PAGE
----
Wow, it’s been a long time since I visited a Catherine Cookson!
Ladies and gents, welcome to The Round Tower. It’s a sweet little romance about an upper-class girl, a middle-class boy, and the bairnsketball that comes between them!
The Round Tower probably Cookson’s most in-depth look at class differences in mid-century England and the turmoil caused by the idea of someone wanting to change their socio-economic strata through hard work. However, since most of those parts were filmed with the light from a single desk lamp, you can’t really tell.
It also has some of the skeeviest lines of any Cookson. Just…wow. This poor, poor young lady.
Era: 1950s. And 1960s. And maybe 1970s. Also maybe 2150. They’re in some time warp where they never age and yet five hundred years of the viewer’s lifetime pass before their eyes as they watch!
Heroine: Vanessa Ratcliffe.
Siblings that require looking-after: Nope!
Illegitimate (Self or sibling): She gets a bairnsketball thanks to her father’s skeevy friend. Does that count?
Asshole Father?: Oooh yeah.
Romantic interest(s): Angus Cotton, an employee of her dad’s who marries her to save her reputation.
Bairnsketballs: Check. Thanks, creepy neighbor!
Fistfights: I started counting, but gave up. I think this entire movie is one huge slapfight.
Assaults: On our characters, no. On our patience, yes.
“That was back when she was pure. Untouched.”
Oh yeah, he says that. YOUR HERO, LADIES AND GENTS.
So, here’s the thing about The Round Tower. It is about eight hundred hours long, and I don’t even know why, because hardly anything happens. The first hour can be boiled down pretty neatly. Vanessa, who is duller than dishwater and twice as bland, gets seduced by her father’s friend, gets pregnant, and makes blank faces as her parents yell at her.
Good news is that there’s a determined young man at her father’s factory who’s about to sweep her off her illegitimate feet!
This is Angus. He’s high on life.
Of course, part of it is that a major theme in this gem is that poverty sucks and social mobility equals bigger and bigger houses, so they start him off in the smallest, brownest living quarters money can buy.
Then they give him this mom.
This is not a bad moment. This is just what her face looks like.
So, after Vanessa moves out to the set of La Boheme, Angus pays a call for a little moral support!
Even though he complains to his friend that he doesn’t have quite the crush on her that he used to, because she’s no longer ‘untouched,’ he agrees to marry her so that her kid isn’t born in infamy. It’s very sweet of him. He even gets a 50s Regulation Pair of Twin Beds installed in his bedroom so it can stay nice and chaste the way the 50s like it.
On the wedding night, after he chases out his drunk mom’s huge drunk lower-class party full of people who don’t want to better themselves, Vanessa gives him a chaste 50s kiss that turns into a superhot 50s pulp kiss. Finally he pushes her away, overwhelmed! Woo! You go, you crazy kids and your sexual tension!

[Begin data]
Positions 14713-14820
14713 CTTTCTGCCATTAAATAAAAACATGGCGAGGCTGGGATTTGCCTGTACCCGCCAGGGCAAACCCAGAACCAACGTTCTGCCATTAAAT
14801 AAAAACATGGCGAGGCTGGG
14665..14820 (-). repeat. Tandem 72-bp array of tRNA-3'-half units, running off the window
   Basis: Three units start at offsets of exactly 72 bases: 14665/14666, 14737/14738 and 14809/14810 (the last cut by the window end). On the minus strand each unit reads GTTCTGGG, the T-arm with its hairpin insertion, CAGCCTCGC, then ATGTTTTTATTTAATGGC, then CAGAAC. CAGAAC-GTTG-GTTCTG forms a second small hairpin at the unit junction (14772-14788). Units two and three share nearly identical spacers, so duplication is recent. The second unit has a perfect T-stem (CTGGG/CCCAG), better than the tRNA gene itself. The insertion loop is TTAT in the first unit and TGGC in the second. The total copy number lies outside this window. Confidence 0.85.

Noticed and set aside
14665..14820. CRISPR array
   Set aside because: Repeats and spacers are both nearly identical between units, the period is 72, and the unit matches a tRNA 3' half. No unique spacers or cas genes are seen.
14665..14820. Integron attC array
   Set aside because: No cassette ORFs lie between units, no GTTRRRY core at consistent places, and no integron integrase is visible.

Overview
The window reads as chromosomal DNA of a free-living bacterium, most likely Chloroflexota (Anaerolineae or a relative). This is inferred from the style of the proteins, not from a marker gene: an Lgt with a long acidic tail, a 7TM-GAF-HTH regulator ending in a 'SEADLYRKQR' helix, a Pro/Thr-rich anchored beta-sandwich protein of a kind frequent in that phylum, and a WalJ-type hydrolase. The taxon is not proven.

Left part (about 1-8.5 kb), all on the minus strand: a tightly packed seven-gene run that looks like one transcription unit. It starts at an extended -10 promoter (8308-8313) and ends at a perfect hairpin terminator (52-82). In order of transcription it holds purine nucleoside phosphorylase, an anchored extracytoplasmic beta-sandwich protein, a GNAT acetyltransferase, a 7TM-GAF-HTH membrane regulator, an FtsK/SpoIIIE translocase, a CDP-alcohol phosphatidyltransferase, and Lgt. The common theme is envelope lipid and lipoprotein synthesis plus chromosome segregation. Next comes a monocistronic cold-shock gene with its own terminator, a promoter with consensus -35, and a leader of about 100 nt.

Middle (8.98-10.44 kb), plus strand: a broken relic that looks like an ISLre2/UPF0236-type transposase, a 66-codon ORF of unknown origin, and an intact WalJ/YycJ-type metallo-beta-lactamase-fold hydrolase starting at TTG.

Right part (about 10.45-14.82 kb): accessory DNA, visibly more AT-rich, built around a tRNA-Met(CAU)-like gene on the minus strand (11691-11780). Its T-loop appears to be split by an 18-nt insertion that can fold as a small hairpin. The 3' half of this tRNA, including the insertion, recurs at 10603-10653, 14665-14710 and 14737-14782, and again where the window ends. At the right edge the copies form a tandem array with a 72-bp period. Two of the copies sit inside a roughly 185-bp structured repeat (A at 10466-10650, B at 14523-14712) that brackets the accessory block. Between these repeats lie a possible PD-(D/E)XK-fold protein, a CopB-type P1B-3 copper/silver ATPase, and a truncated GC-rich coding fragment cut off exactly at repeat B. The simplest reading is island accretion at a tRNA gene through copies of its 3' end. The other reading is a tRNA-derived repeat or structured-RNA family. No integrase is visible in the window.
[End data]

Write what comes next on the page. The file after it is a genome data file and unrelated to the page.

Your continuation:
Then he opens his mouth, and it is the Worst Thing Ever.
Cookson Records Presents: Angus Cotton’s Greatest Hits!
Includes these classic tracks:
“You shouldn’t have done that”
“I was all right until you did that”
“That’s asking for trouble, that is”
And the hit single: “When I want you, I’ll take you in me own time.”
Oh yeah, he says that. OUR HERO, YOU GUYS.
Weirdly, even after hearing this rich, date-rapey promise, our heroine doesn’t leave him. That means we get hours and hours of nothing, as their awkward, friendless, sexless marriage plods on and on. Vanessa even tries to kill herself to get away from his all-brown house and his shouty mom, but it doesn’t work, because then she would have actually made a choice for herself, and we can’t have that!
So instead she has the baby. Then at some point it dies, so that nothing gets in the way of Vanessa and Angus’s courtship.
Here’s how the courtship happens, in its entirety: they go out for dinner, and then they come back and undress in the world’s most awkward and least sex-preparatory way.
Then, after she’s in bed, he comes over and says, “We’re going to have some good times together, eh? Do I get in there?”
We can only pray he means the bed.
Aaaaaand that’s the courtship! Hope you feel as grossed-out as I do. (Watching this Cookson is like seeing a spider; you feel repulsed and flap your hands a lot.)
And of course, once Angus has sex with someone from the upper class, things start going well for him, and even though that is not quite the cause and effect the movie was going for, that’s what it looks like to the viewer, so thanks for THAT.
This time of prosperity is demonstrated by a series of bigger and bigger houses. First, they live on the set of Mad Men:
(Angus is thrilled.)
Then, he tries to buy her Buckingham Palace:
Finally, after flying through time and landing in 1968 without any explanation, he buys her the entire county of Surrey so they can just build a house that’s miles long and has enormous ceilings!
…mostly to accommodate her hair.
The good news is that Angus has finally found an era that allows him to demonstrate his doucheness through fashion in a way his nifty 50s suits never did:
Every woman recognizes this guy. He taught at her college, and made jokes that weren’t sexual while he pre-empted himself laughing and tried to touch her elbow during the punchline.
And, just in case you wanted to feel sympathy for the guy married to the world’s dullest girl, or the girl trapped with the world’s dullest marital rapist, they give you one last smug sendoff:
Now you never have to like ANYONE, no matter WHAT their social class is! Wooo!